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Litter composition effects on decomposition across the litter-soil interface
Ball, B., Y. Carrillo, AND M. Molina. Litter composition effects on decomposition across the litter-soil interface. Presented at Ecological Society of America, Minneapolis, MN, August 04 - 09, 2013.
Background/Question/Methods Many studies have investigated the influence of plant litter species composition on decomposition dynamics, but given the variety of communities and environments around the world, a variety of consequences of litter-mixing have been reported. Litter and soil are considered to constitute a decomposition continuum, with resources moving from the litter into the soil, but whether litter and soil ecosystems respond to litter identity and mixing in the same manner is unsure. In a field experiment conducted in an abandoned conventional farm in the piedmont region of Georgia utilizing 5 litter species and their mixture, we investigated whether the effects of litter identity and mixing on mass loss, nutrient dynamics, and decomposer communities are consistent across the litter-soil interface. Results/Conclusions In monoculture, mass loss nitrogen (N) dynamics in litter layer corresponded to the underlying soil N availability, demonstrating the continuum of resources from litter to soil. After 6 months of decomposition, the litter species decomposing the fastest and releasing the most N hosted a larger microbial and mesofauna community, while the slowest decomposing species releasing the least N hosted a smaller microbial and mesofauna community. However, the soil decomposer community did not respond in teh same manner. Soil community abundance and diversity were not correlated with decomposition rate or N. Non-additive mass loss and N dynamics were observed after 6 months, and were correlated with non-additive litter bacteria: fungi and mesofauna abundance. Decomposer communities and N dynamics did not respond similarly to litter-mixing influences decomposition dynamics and communities across the soil-litter interface, including multiple taxa and trophic levels. Our results demonstrate that the controls on decomposition dynamics in the litter are not necessarily in the soil, particularly in how they respond to litter-mixing.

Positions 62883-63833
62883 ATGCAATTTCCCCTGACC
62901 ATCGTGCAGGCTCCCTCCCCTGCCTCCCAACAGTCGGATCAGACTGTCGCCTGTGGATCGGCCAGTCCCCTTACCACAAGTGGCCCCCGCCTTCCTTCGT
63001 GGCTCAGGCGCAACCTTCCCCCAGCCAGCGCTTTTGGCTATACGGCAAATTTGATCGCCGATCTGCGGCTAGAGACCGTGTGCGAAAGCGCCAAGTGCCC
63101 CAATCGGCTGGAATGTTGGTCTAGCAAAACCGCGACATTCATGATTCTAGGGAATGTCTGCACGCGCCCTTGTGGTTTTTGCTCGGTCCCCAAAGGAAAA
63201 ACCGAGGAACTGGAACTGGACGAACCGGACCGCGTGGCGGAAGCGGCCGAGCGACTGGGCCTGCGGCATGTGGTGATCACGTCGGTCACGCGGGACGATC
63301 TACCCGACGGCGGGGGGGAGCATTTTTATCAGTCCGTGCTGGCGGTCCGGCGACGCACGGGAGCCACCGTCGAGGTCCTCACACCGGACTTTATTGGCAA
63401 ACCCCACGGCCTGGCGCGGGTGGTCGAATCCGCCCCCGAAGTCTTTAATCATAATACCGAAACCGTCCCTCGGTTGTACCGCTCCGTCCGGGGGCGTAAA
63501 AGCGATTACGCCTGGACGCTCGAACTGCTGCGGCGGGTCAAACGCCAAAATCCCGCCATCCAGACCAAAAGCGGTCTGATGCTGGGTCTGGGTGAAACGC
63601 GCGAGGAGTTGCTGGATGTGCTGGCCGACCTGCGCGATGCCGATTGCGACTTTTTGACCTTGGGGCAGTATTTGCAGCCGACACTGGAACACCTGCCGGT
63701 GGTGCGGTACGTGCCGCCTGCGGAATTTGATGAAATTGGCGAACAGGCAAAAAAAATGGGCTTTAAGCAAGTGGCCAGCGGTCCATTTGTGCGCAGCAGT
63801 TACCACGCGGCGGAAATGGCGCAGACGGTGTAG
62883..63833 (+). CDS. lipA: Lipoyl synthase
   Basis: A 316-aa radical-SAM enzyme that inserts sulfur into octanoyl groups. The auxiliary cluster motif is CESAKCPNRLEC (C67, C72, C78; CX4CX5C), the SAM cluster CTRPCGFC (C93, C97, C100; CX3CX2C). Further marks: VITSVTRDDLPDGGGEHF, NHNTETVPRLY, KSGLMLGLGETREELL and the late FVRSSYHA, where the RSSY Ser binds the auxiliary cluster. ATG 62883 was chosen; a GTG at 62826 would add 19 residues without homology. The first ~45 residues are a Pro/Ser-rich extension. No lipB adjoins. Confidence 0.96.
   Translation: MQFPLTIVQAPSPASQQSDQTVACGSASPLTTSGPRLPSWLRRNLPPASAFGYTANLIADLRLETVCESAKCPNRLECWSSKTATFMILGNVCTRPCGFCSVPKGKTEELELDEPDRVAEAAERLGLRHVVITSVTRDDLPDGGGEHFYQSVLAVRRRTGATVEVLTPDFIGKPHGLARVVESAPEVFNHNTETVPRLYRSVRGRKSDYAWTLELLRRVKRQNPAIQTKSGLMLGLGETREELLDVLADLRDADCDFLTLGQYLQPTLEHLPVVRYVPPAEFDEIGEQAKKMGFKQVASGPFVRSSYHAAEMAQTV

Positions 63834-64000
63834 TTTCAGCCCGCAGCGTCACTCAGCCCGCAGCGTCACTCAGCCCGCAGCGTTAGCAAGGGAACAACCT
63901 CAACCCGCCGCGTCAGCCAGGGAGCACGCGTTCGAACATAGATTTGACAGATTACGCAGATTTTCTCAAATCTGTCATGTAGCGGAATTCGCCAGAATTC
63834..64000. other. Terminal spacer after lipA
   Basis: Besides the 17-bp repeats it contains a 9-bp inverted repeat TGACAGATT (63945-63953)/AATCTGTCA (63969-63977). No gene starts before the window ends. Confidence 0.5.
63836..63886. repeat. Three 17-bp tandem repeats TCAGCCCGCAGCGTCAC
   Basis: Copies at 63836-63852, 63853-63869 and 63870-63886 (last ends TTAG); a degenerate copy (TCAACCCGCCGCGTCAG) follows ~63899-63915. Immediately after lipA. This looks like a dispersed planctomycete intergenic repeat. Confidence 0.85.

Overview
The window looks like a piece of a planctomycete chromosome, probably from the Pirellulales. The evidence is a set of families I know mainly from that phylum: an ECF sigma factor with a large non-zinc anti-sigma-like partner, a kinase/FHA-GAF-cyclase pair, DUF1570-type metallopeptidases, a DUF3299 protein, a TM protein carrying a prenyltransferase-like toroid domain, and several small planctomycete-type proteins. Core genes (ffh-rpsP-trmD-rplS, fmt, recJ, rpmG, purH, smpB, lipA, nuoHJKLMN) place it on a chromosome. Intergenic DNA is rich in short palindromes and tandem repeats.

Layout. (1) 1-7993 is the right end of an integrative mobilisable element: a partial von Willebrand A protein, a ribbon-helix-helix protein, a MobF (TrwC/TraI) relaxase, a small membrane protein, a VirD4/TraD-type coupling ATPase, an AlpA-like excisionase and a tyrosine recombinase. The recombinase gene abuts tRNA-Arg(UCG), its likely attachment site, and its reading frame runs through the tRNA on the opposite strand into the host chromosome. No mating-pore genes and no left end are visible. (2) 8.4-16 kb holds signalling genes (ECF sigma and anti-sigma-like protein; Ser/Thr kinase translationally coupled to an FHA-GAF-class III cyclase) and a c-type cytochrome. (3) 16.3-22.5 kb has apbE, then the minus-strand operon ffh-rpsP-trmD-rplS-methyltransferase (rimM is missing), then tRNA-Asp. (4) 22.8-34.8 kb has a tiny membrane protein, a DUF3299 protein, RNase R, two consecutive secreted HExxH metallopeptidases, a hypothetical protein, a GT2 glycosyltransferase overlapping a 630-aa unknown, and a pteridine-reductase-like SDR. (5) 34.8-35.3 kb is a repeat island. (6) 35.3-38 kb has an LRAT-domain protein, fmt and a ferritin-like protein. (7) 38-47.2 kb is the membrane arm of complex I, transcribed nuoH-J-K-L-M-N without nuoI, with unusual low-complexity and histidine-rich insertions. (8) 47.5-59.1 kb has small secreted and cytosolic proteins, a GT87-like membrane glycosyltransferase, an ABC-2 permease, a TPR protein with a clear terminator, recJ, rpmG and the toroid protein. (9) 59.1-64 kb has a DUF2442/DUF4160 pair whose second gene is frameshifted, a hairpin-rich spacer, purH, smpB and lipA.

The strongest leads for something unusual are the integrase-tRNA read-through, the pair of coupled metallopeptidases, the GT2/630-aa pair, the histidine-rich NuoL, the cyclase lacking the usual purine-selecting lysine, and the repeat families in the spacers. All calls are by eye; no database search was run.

Presented at the Ecological Society of America Annual Meeting. August 4-8, 2013 Minneapolis, MN
Record Details:Record Type: DOCUMENT (PRESENTATION/SLIDE)
Organization:U.S. ENVIRONMENTAL PROTECTION AGENCY
OFFICE OF RESEARCH AND DEVELOPMENT
NATIONAL EXPOSURE RESEARCH LAB
ECOSYSTEMS RESEARCH DIVISION